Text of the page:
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      Correlations between facial emotion recognition and cognitive flexibility in autism spectrum disorder

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          Abstract

          Purpose

          Various studies have examined the role of executive functions in autism, but there is a lack of research in the current literature on cognitive flexibility in autism spectrum disorders (ASD). The purpose of this study is to investigate whether cognitive flexibility deficits could be related to facial emotion recognition deficits in ASD.

          Design/methodology/approach

          In total, 20 children with ASD and 20 typically developing children, matched for intelligence quotient and gender, were examined both in facial emotion recognition tasks and in cognitive flexibility tasks through the dimensional change card sorting task.

          Findings

          Despite cognitive flexibility not being a core deficit in ASD, impaired cognitive flexibility is evident in the present research. Results show that cognitive flexibility is related to facial emotion recognition and support the hypothesis of an executive specific deficit in children with autism.

          Research limitations/implications

          One of the limit is the use of just one cognitive test to measure cognitive flexibility and facial recognition. This could be important to be taken into account in the new research. By increasing the number of common variables assessing cognitive flexibility, this will allow for a better comparison between studies to characterize impairment in cognitive flexibility in ASD.

          Practical implications

          Investigating impairment in cognitive flexibility may help to plan training intervention based on the induction of flexibility.

          Social implications

          If the authors implement cognitive flexibility people with ASD can have also an effect on their social behavior and overcome the typical and repetitive behaviors that are the hallmark of ASD.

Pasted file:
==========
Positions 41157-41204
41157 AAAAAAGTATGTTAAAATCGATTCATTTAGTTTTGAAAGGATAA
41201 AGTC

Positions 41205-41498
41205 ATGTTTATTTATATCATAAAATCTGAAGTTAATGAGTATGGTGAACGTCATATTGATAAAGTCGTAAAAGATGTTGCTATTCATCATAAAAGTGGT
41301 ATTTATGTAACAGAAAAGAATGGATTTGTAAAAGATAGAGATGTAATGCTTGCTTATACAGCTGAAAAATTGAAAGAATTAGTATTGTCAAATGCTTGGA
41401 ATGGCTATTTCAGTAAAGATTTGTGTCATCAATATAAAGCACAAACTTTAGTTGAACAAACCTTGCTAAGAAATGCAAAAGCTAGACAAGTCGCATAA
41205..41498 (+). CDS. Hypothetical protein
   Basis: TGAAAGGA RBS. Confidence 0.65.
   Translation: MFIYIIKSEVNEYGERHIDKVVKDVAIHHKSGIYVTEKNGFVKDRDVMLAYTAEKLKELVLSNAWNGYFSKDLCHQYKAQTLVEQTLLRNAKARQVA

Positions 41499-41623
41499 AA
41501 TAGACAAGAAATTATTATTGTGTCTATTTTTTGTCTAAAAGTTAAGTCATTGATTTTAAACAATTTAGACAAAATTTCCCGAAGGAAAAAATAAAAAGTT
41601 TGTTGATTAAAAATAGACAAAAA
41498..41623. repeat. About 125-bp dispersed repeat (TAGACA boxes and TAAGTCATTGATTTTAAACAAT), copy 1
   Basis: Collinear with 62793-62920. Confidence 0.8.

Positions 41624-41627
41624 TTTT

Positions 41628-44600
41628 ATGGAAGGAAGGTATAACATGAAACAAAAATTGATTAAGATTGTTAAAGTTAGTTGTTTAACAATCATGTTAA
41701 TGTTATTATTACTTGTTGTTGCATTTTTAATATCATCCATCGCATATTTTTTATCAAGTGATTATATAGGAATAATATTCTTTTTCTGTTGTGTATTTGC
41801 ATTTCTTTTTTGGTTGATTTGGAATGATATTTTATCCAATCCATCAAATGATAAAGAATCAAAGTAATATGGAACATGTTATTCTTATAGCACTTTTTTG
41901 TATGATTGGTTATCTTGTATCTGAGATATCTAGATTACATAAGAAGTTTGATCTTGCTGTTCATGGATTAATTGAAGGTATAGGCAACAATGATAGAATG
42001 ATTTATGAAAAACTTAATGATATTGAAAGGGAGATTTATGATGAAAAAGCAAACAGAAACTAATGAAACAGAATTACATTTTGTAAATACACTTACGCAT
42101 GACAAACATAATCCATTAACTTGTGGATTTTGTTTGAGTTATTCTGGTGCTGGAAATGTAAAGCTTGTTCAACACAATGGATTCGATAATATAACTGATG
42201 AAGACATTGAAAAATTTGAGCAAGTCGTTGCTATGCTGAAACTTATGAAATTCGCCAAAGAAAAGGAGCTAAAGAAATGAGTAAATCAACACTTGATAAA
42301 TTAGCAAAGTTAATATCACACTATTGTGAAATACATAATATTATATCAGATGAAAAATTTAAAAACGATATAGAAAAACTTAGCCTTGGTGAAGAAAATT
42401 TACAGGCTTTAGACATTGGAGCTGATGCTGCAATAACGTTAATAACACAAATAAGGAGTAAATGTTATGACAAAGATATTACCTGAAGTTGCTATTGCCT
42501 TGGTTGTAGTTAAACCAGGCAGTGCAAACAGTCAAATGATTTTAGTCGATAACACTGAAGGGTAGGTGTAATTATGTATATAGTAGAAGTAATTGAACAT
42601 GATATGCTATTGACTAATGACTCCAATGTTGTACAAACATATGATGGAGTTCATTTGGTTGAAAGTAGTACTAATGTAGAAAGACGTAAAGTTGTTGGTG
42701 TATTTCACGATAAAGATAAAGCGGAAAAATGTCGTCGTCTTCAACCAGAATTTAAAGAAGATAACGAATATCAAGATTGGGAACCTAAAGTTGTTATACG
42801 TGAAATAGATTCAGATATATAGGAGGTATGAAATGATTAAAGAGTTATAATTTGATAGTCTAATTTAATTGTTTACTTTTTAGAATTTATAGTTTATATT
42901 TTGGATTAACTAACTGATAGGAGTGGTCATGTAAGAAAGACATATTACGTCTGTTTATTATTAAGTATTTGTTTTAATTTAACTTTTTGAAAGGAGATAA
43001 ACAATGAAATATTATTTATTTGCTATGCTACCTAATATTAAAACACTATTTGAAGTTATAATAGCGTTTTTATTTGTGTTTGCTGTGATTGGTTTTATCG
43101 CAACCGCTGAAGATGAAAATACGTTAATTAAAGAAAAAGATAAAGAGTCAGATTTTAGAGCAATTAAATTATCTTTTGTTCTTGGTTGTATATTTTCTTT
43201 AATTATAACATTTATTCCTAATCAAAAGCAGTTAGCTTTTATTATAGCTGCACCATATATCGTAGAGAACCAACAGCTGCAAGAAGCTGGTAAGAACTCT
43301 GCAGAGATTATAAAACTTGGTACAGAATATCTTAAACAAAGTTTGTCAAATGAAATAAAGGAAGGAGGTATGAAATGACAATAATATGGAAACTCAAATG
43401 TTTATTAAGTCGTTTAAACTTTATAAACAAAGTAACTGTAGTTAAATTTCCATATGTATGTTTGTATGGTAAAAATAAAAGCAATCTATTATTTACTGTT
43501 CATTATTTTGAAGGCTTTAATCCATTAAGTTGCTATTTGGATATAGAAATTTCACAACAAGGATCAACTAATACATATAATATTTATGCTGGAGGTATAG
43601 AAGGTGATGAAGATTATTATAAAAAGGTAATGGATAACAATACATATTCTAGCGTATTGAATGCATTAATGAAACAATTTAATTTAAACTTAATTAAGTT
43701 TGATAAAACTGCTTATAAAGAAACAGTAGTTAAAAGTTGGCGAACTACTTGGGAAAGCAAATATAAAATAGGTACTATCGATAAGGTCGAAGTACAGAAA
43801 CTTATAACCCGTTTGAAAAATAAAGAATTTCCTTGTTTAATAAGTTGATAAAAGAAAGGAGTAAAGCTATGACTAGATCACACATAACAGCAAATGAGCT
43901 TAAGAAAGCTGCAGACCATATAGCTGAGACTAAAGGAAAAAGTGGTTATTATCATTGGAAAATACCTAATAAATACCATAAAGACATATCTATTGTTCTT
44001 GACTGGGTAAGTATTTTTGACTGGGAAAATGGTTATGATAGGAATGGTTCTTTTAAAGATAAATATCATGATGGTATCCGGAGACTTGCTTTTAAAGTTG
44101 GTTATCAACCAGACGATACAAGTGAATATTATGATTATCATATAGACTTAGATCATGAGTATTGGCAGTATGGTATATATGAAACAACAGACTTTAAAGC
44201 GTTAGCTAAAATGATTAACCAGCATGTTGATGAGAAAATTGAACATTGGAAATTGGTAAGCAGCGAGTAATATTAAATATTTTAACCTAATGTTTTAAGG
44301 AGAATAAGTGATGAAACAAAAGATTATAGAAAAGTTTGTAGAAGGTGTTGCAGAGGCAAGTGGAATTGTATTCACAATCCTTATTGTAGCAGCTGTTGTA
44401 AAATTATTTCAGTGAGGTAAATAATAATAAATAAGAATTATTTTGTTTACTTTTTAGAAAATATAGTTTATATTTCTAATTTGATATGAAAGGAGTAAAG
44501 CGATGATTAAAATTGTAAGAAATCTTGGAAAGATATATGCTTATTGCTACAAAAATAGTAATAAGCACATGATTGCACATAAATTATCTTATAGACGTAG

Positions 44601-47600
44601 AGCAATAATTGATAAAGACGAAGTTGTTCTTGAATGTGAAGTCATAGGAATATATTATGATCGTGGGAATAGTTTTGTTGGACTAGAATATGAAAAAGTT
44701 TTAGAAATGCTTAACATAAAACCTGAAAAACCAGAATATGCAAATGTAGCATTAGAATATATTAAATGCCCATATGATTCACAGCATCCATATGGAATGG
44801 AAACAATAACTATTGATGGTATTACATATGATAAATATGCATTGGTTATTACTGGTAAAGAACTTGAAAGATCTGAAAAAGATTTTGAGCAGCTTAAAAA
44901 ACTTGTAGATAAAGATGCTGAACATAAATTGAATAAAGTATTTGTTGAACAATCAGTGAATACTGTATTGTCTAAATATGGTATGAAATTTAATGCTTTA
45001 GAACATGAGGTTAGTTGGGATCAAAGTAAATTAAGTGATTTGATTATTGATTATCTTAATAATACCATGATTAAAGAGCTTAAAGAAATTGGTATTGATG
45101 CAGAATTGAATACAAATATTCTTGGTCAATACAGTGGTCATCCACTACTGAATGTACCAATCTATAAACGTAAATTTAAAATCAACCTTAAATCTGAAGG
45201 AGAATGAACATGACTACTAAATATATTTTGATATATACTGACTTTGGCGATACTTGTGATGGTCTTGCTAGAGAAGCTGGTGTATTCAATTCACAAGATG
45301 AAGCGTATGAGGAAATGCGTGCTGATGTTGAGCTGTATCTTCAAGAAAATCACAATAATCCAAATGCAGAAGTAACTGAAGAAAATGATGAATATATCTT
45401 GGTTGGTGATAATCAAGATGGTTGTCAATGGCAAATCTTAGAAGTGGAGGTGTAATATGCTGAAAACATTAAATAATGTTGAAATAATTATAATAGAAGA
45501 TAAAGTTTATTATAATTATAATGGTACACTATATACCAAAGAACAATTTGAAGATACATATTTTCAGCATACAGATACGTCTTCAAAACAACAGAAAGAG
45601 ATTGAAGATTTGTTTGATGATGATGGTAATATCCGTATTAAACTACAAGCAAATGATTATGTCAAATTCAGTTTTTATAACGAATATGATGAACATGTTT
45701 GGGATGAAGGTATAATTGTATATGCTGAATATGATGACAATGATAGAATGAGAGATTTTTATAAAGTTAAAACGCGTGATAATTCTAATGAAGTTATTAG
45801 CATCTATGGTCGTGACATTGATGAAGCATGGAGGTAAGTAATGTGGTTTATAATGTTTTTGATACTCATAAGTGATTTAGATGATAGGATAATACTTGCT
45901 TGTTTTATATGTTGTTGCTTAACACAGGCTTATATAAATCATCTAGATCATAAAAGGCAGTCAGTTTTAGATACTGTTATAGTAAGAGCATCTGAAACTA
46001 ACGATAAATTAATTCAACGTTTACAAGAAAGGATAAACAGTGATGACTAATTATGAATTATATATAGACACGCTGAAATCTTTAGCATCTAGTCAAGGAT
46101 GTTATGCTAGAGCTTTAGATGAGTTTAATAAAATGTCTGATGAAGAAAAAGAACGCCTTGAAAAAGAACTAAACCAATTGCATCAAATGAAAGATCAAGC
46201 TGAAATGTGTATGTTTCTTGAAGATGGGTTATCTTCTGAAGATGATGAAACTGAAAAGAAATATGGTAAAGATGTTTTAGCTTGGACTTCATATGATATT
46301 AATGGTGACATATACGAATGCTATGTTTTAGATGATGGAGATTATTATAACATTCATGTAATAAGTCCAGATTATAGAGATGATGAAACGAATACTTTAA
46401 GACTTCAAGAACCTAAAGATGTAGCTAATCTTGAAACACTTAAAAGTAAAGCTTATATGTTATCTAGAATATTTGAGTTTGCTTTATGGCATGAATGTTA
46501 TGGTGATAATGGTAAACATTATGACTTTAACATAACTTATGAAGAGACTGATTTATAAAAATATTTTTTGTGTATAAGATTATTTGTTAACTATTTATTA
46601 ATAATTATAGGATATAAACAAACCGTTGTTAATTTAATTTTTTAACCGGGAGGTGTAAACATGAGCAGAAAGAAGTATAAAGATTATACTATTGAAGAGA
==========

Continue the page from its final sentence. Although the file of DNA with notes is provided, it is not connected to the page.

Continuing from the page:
Originality/value

          The originality is to relate cognitive flexibility deficits to facial emotion.

          Related collections

          Most cited references 42

          • Record: found
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          Early social attention impairments in autism: social orienting, joint attention, and attention to distress.

          This study investigated social attention impairments in autism (social orienting, joint attention, and attention to another's distress) and their relations to language ability. Three- to four-year-old children with autism spectrum disorder (ASD; n = 72), 3- to 4-year-old developmentally delayed children (n = 34), and 12- to 46-month-old typically developing children (n = 39), matched on mental age, were compared on measures of social orienting, joint attention, and attention to another's distress. Children with autism performed significantly worse than the comparison groups in all of these domains. Combined impairments in joint attention and social orienting were found to best distinguish young children with ASD from those without ASD. Structural equation modeling indicated that joint attention was the best predictor of concurrent language ability. Social orienting and attention to distress were indirectly related to language through their relations with joint attention. These results help to clarify the nature of social attention impairments in autism, offer clues to developmental mechanisms, and suggest targets for early intervention. ((c) 2004 APA, all rights reserved)
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            Visual Fixation Patterns During Viewing of Naturalistic Social Situations as Predictors of Social Competence in Individuals With Autism